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  • Michael Lenzi

(Re)Collection #9: Sultans of Swing


photo by Michael Albert Lenzi, 1967

Because I didn't get the chance to have much of a relationship with my father, I have spent many years wondering what I missed and how different I would be if I did get that chance.


My dad died on July 10, 1980. I was 13 years old. He was 42. I was at my grandparents' house in upstate New York in the country. They lived outside a little town called Shushan in amongst the dairy farms. It was a beautiful part of the world. My parents sent me there every summer for a few years. After our visit, they would drive me up to hockey camp where I would spend another few weeks. Then I would fly home.


My sister did not go. I don't know why. She might have been just a little too old and too wild for my elderly grandparents to deal with. I was a milder child. I loved the birds, the woods, the deer, the chipmunks, the cows and all of the other kids of similar age who lived on the adjacent farms and acreages.


I spent most of my days up the dirt road at the Steele's dairy farm. I helped feed and milk the cows, crashed mini bikes, rode on the back of the middle daughter's Yamaha Enduro dirt bike when she rounded up the cows in the morning and in the evening. It was a special time. I had a secret crush on her. She never knew. I was three years younger. I was invisible to her.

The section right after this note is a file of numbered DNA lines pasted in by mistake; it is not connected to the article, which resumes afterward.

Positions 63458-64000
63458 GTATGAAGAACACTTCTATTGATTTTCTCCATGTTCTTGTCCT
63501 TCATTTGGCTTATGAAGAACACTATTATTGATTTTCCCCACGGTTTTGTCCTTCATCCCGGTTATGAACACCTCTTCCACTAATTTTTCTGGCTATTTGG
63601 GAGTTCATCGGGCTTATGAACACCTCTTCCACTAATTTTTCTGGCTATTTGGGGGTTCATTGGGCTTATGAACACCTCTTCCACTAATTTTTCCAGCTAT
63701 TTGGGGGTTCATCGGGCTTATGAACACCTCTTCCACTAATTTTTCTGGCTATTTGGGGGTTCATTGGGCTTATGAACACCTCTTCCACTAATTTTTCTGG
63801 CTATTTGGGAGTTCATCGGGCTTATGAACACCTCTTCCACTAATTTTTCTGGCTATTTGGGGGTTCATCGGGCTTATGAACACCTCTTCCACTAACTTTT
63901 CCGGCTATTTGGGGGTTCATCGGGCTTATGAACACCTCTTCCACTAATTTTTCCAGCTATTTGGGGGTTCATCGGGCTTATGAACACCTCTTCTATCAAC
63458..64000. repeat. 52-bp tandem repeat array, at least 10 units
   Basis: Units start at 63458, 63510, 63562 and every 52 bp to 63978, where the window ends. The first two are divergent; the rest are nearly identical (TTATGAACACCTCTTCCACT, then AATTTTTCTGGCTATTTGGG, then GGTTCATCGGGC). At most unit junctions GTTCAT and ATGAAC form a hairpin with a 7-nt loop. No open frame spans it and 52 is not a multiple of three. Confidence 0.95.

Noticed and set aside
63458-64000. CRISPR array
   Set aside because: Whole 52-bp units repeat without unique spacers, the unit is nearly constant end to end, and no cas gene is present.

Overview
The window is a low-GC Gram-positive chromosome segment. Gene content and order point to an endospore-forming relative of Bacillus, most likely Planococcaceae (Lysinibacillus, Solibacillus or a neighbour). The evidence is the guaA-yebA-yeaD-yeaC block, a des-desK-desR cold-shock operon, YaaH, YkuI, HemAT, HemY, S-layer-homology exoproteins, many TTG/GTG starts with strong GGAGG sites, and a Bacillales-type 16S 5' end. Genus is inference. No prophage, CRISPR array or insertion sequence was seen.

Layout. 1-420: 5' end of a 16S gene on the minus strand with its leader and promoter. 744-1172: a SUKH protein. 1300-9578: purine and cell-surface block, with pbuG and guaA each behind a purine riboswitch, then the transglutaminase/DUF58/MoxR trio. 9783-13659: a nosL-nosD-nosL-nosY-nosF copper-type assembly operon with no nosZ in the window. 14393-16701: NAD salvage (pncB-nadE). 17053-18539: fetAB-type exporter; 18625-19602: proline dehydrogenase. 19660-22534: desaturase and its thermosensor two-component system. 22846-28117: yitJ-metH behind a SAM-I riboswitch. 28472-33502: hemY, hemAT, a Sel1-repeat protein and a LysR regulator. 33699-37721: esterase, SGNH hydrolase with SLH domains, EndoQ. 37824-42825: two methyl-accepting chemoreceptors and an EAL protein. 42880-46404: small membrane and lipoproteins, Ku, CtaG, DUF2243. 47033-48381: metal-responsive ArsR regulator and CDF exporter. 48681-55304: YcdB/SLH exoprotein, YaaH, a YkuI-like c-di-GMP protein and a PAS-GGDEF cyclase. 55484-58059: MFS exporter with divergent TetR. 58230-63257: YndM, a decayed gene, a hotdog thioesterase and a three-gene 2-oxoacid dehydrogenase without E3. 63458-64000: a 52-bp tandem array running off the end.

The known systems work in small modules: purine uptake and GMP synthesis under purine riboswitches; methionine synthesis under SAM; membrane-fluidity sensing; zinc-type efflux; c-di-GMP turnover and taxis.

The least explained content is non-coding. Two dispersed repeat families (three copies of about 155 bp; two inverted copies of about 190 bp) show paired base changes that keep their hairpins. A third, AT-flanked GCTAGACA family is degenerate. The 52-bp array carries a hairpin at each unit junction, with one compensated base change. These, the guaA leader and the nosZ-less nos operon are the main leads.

My grandmother kept me well fed and made sure I was clean and my clothes were immaculate. She was also a very good Italian cook. Every meal was served in a very orderly manner. First prayer, then salad, then the main course, then dessert which usually featured Cool Whip. The kitchen was always spotless. Never a stray dirty dish around. My granddad would be in charge of vacuuming the kitchen and dining room after every meal. It was a well-oiled machine. My grandmother was the boss.


She is responsible for getting me to read books. Prior to these visits, I read well but I wasn't interested in books. Then, on my first visit, she sussed that out and found something for me: The Chronicles of Narnia by C.S. Lewis. That was a very crafty choice on her part. First of all, the story was epic and completely engrossing. Secondly, the books were religious allegories. She got me to read, and she taught me a little mystical religion, too. She also took me to real church whenever she went. Her goal was to get me confirmed. So I had my first communion at their local Catholic church.


I didn't fight any of that. I thought religion was interesting. I wasn't religious and I never would be, but I liked all of the ceremonies. The mystery of mass was romantic to me. The way the church smelled. Everyone was so serious. Everything was so old.


After I consumed the Narnia books, she gave me the Hobbit then Watership Down. Her desire to get me to read worked out well for me. I was sent to a Jesuit boys school in ninth grade. My habit of reading books prepared me for the summer reading list I would get when I was 14 as an entering Freshman. I actually liked reading all the books on the mandatory list. I was excited about it.


I didn't realize that to be excited about reading books was something you hid from everyone in a cutthroat boys school. If you liked reading and learning you were a brain, a nerd and probably secretly gay. That was the way many of my peers thought. I didn't know this.